[opendtv] Re: CableLabs Proposes Specifications for OTA Reception in Cable Boxes

  • From: "John Willkie" <johnwillkie@xxxxxxxxxxxxx>
  • To: <opendtv@xxxxxxxxxxxxx>
  • Date: Fri, 9 Mar 2007 18:50:04 -0800

  Most of the LP stations have, thus far, not participated in the DTV 
transistion, probably cuz there weren't enough channels for double NTSC/ATSC 
assignments.
  <jw>  There are more than a few LP/Tx stations already building out companion 
channels, but there's a nit to pick in you terminology, since there are no 
assignments or allocations for LPTV and tv translators.    The other side of 
that is that the new channels cannot create more than deminimus interference to 
full service stations operating on allocated channels, and LPTV/Tv translators 
must accept interference from full service stations.  If the interference is 
great, you're unlikely to have much service.

  In 2009, when Analog LP stations transition to DTV, they could team together 
to share
  several different subprograms on a single transmitter, as we already see in 
L.A.
  (KVEA-DT, KXLA-DT, KVMD-DT).

  Since DTV stations can be paced into nearly EVERY channel position across the
  greater metro area, that's a LOT of available program capacity....

  Related question: what's going to happen to all of that expensive hardware 
when current Analog
  and duplicate DTV stations transition to their final configuration and nearly 
half the
  transmitters/towers in America become "excess".....

  <jw>  Gonna be a whole lot of cheap used, but recent vintage high quality 
(digital ready) transmitters and exciters on the marketplace.  A customer of 
mine is just waiting to buy.  Towers are virtually worthless; the cost of 
dismantling, transport and reassembly is so great that the market is largely 
the third world.  Not to forget the siting issues that are so relevant in the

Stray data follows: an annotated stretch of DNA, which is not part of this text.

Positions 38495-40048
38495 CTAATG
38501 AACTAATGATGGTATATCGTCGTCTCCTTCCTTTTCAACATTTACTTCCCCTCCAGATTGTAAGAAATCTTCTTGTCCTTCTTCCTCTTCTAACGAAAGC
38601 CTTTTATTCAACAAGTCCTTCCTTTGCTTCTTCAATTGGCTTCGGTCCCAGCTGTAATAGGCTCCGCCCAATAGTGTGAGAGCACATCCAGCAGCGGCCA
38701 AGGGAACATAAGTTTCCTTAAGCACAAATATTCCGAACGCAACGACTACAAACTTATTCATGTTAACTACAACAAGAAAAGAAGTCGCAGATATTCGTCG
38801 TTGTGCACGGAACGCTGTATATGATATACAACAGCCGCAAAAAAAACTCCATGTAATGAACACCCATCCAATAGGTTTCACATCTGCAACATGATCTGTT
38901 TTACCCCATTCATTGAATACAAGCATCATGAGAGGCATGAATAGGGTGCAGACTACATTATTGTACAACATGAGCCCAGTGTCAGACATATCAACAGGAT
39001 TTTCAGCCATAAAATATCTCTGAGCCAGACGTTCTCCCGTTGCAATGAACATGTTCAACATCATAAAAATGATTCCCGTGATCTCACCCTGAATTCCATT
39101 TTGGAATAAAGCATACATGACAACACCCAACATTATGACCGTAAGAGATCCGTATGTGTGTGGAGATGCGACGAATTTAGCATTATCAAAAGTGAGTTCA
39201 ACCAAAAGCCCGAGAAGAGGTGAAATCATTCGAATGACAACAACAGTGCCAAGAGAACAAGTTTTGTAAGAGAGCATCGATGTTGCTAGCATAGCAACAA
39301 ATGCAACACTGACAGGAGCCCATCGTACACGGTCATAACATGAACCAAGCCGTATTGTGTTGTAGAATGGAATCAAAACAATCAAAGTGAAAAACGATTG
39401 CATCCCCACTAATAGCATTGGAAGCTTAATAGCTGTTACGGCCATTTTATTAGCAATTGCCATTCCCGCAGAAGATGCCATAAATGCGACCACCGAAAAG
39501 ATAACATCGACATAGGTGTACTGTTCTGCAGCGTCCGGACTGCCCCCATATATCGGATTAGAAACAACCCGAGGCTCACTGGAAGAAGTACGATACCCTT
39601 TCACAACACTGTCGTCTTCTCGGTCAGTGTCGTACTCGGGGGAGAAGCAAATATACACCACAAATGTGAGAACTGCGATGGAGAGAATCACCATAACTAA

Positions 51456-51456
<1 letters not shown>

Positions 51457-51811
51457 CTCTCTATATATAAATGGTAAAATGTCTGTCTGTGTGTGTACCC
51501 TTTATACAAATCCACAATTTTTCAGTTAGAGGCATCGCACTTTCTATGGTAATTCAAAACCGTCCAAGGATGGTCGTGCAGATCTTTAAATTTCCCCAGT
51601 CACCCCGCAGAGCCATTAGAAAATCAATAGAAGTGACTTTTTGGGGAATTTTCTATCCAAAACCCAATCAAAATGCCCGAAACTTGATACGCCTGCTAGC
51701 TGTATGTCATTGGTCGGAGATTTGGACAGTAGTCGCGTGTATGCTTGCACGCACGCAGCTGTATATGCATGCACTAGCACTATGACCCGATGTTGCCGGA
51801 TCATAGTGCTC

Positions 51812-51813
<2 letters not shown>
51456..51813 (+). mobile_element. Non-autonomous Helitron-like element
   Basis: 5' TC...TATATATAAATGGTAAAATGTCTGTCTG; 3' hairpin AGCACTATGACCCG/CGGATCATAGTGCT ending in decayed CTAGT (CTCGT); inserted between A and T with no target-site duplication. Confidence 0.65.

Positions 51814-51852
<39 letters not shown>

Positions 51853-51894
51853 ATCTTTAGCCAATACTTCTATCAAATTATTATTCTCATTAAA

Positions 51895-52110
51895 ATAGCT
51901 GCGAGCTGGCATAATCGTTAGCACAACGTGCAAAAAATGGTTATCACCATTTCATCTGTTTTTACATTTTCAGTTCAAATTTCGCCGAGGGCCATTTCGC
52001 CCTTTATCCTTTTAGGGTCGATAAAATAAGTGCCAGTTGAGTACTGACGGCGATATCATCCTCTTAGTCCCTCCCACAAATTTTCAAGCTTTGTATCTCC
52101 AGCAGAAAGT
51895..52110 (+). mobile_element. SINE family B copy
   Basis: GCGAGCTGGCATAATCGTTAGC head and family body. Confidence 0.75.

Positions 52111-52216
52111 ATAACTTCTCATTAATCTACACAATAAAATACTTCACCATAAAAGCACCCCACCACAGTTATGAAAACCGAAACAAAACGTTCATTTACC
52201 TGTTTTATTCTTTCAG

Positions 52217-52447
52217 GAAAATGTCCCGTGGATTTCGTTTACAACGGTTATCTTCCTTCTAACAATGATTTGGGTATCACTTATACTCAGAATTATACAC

West.

  I'm predicting a bunch are simply shut down and an even bigger bunch will be 
upgraded
  to carry some of the current LP programs plus a bunch of new niche 
stations....

  And perhaps even delivery of movies (HD-DVD, p*orn, whatever) via encrypted 
MPEG4 streams...

  <jw>  It's always hard to get pay tv approved since it's a non-broadcast 
service.  Easier with LPTV than full service.
  John willkie

  holl_ands

  ===============================================
  Cliff Benham <flyback1@xxxxxxxxxxx> wrote:

      -----Original Message-----
      From: opendtv-bounce@xxxxxxxxxxxxx 
[mailto:opendtv-bounce@xxxxxxxxxxxxx]On Behalf Of Richard Hollandsworth
      Sent: Friday, March 09, 2007 4:51 PM
      To: opendtv@xxxxxxxxxxxxx
      Subject: [opendtv] Re: CableLabs Proposes Specifications for OTA 
Reception in Cable Boxes


      It would also give cable systems "cover" to argue against Multicast Must 
Carry.
      They could argue that there was NO NEED to carry dozens (hundreds?) of 
religious/anti-religious/girl scouts/pop warner/shopping/high school sports/etc 
channels--just connect an antenna....

      holl_ands

      [Cliff Benham] Although there are some religious OTA broadcasters, please 
tell me where there are any OTA analog or digital broadcasts of 
"anti-religious/girl scouts/pop warner/shopping/high school sports/etc 
channels" in the US. 

      To the best of my knowledge they are all on cable or satellite. But NOT 
OTA.

      There is only one "free speech" channel and that is carried by Dish, but 
not by DirecTV.

      There is only one ARTS channel which runs free 24 hours a day on C-Band, 
but is not carried by many broadcasters unless it is for a half hour at 1AM, or 
later and almost never, even for short segments by cable. I installed a 2.4 
meter antenna and purchased a 4DTV receiver just so I could watch Classic Arts 
Showcase whenever I want. 

      My point is that niche programming is only somewhat available on cable 
[for a price] or on DBS [for a price]. 
      It is not available for free anywhere, the ARTS Channel excepted, but 
that's assuming you have spent a grand or so on an antenna and receiver..  




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